In 240 BC the first written evidence of the often returning Halley's comet was recorded by a Chinese historian, “During this year a broom star was seen at the north direction and then at the west direction.” Ominous as ever the comet foretold the death of an Empress.
Julius Caesar heralded the start of a new age for Rome when he took control of a nascent empire in 46 BC. By 44 BC the ides of March had passed, Caesar had been assassinated, and a brilliant day-light visible comet appeared in the sky. It was declared by Augustus Caesar to be the soul of Julius Caesar ascending to heaven and thus is was evidence of divine stature of the Caesar lineage. This poetically Augustan myth served the Caesars well.
In 1066 Halley's Comet ominously appeared in the sky. Duke William II of Normandy was assembling his legions from Normandy and France to cross the English Channel and invade England. The Bayeux Tapestry famously depicts the scene. A comet flies overhead as King Harold II is struck with an arrow in the eye. Comets are arbitrary changes in the sky, but people's collective response to comets has shaped the history of Earth. Comets are portents indeed.
On September 21, 2012 Vitali Nevski and Artyom Novichonok discovered a comet, using a .4 meter telescope that was part of the International Scientific Optical Network (ISON), hence the common name of the comet (which is actually called C/2012 S1). Observatories all over the world soon confirmed ISON's existence. NASA had over a dozen observatories trained on the object at one point. Comets are rare. Astronomer's understanding of this class of objects is imperfect. Each comet has a unique composition and orbit. Early evidence suggested that ISON would be the comet of the century. It would be brighter than the full moon, visible during the day, and it would dazzle for weeks. But as ISON approached the Sun its brightness varied erratically. At first it wasn't as bright as predicted, then is burst out like a shining star – indeed you could have just seen it with your naked eyes.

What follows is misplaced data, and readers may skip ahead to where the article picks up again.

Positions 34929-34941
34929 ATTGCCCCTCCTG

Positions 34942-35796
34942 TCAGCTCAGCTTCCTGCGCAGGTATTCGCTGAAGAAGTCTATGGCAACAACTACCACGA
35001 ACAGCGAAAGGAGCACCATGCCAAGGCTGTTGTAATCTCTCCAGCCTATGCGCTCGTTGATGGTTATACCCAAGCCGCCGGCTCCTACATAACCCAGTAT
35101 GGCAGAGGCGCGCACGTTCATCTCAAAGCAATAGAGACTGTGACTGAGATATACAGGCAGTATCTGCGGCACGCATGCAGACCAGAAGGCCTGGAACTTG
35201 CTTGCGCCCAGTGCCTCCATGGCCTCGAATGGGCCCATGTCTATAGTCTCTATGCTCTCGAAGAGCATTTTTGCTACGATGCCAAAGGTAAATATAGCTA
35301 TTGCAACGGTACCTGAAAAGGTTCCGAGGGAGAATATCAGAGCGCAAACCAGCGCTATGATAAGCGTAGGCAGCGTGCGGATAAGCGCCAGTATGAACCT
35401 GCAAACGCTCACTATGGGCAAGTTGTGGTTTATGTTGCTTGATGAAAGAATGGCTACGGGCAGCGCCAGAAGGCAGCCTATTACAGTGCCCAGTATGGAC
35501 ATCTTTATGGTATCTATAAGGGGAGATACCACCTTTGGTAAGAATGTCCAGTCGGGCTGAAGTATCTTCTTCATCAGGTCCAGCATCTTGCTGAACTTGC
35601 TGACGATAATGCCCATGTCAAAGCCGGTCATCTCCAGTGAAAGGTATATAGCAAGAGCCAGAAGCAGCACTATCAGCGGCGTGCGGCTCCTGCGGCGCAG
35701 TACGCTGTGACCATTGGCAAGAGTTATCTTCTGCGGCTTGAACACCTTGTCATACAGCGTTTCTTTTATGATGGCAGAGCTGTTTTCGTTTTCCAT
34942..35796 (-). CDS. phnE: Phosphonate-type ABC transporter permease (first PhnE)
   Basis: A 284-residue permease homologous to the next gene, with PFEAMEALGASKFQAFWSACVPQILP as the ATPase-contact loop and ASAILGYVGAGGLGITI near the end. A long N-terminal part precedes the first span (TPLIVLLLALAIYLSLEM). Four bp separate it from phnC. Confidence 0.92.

ISON's composition is that of dust, ice, and rock. It isn't a large object. At only about 2 kilometers in size its gravity isn't strong enough to shape it into a sphere. Think of it as an imperfect pile of rubble and gravel in space held together by ices. The ices in ISON heated rapidly as ISON approached the Sun and ISON was on a near collision course with the Sun. ISON was dubbed a Sun grazing comet. ISON spent some time so close the Sun that it was nearly impossible to observe, the luminosity of the sun overwhelms the eye and telescopes as well. On November 28th ISON passed within 1.1 million kilometers (or 700,000 miles) of the Sun while hurtling at a rate of 360 kilometers per second. ISON was ambitious, perhaps too much so. It appears that as it rounded the sun the solid core of it melted and disintegrated. An even looser cloud of dust and debris remain on the exact same orbit that ISON was on, naturally, but the core of the object hardly remains. Comet ISON gives us clues to the mystery of comets even in its wake.